3. Report Launch: “The Other Side of the World” | Tuesday, March 14 | 2:00- 4:00pm | Center for Strategic and International Studies | Register Here | China’s growing interests in the Middle East, and the United States’ enduring interests in the Middle East, create challenges for two of the world’s most powerful nations. Should they seek more active collaboration? Are their goals for the future of the Middle East compatible? To discuss the implications of increasingly robust China-Middle East ties for U.S. interests, CSIS invites you to the launch of its new Brzezinski Institute Report: “The Other Side of the World: China, the United States, and the Struggle for Middle East Security.” The discussion will feature Carol Giacomo of The New York Times as well as CSIS experts Jon B. Alterman, Michael J. Green, Christopher K. Johnson, and Matthew P. Goodman.
  4. Why Tunisia Should Matter to the New U.S. Administration | Tuesday, March 14 | 3:00- 4:00pm | United States Institute of Peace | Register Here | Tunisia’s peaceful, though difficult, transition since the Arab Spring and its centrality in U.S.-supported efforts to stem terrorism punctuate its role as a major non-NATO ally of the United States. U.S. President Donald Trump “praised Tunisia’s stability and security,” in a Feb. 17 phone call with Tunisian President Beji Caid Essebsi, according to a White House statement. Tunisian Foreign Minister Khemaies Jhinaoui will discuss the U.S. partnership and Tunisia’s own development and influence in the region, in a discussion at the U.S. Institute of Peace on Tuesday, March 14.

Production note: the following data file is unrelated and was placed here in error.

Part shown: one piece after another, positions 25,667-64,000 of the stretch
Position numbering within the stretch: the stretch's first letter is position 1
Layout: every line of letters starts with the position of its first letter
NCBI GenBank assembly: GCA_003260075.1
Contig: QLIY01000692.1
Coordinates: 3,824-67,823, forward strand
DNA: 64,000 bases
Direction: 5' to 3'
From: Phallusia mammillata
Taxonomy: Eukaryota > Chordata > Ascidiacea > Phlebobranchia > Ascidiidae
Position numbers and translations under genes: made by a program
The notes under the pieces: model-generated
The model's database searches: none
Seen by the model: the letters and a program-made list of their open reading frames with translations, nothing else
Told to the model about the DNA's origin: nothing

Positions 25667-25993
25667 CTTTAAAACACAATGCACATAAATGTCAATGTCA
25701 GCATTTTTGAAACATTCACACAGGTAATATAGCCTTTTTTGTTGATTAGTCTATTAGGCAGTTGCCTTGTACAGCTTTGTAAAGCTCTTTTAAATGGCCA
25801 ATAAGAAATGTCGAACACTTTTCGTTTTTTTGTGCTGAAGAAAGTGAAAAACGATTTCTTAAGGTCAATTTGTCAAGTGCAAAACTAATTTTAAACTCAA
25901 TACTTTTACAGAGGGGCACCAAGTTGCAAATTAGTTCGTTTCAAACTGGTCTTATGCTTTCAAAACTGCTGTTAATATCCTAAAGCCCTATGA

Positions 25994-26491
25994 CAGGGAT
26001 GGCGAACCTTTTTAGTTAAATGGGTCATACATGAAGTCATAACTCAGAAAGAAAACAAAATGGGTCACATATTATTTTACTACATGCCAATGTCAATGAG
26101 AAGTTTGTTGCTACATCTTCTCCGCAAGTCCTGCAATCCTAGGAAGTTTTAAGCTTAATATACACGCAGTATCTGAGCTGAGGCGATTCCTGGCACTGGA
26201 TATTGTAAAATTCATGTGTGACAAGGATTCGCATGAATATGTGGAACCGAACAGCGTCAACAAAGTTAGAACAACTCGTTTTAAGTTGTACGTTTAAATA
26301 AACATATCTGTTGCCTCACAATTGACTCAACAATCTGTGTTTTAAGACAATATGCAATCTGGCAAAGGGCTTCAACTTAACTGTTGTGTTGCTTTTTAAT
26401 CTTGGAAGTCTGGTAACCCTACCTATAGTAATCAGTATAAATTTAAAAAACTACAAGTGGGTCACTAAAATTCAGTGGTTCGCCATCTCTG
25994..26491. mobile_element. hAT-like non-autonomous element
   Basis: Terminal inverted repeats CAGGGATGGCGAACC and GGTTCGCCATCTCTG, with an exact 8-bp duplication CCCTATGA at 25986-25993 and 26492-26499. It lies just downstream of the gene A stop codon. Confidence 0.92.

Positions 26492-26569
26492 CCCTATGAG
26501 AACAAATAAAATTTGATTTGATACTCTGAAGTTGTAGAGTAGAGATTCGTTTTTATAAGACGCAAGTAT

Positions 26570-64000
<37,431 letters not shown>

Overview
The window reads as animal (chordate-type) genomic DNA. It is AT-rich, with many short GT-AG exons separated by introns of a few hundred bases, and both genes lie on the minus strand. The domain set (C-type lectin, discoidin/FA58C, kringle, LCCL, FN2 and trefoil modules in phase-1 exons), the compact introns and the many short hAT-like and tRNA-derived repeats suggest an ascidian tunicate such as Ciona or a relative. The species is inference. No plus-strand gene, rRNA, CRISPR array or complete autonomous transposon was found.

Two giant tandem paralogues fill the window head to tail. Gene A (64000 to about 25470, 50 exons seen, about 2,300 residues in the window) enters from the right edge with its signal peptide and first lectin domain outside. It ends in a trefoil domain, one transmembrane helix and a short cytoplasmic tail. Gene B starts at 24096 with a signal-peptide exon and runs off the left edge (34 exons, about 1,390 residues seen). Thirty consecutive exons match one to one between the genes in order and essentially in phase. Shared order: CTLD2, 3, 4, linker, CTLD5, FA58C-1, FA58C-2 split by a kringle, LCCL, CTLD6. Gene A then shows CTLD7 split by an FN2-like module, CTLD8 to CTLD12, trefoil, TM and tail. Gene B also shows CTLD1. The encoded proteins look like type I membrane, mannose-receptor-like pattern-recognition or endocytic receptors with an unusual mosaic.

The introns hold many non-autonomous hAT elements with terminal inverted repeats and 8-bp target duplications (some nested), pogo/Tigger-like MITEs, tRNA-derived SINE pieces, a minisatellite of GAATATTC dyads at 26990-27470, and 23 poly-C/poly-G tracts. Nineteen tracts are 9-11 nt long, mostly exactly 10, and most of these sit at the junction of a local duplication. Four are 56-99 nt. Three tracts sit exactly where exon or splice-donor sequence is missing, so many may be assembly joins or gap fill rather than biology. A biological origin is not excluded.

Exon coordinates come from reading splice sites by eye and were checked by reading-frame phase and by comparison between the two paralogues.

5. America’s Role in the World: Congress and US Foreign Policy | Thursday, March 16 | 9:00-10:30am | Atlantic Council | Register Here | As the Trump administration continues to form its foreign policy and national security strategy, Congress has a distinct role of its own to play in shaping how the United States addresses emerging global threats and approaches its leadership role on the international stage. At this early stage, little is defined within the administration’s approach. Congress has an opportunity to help characterize what America’s role in world should be and how it aims to deal with issues in the Middle East, especially ISIS and Iran, China, and Russia. To help think through these issues, two Representatives with military backgrounds, Brad Wenstrup (R-OH) and Rep. Seth Moulton (D-MA), will offer their perspectives on the United States leadership role and national security strategy in an environment of increasing global risks.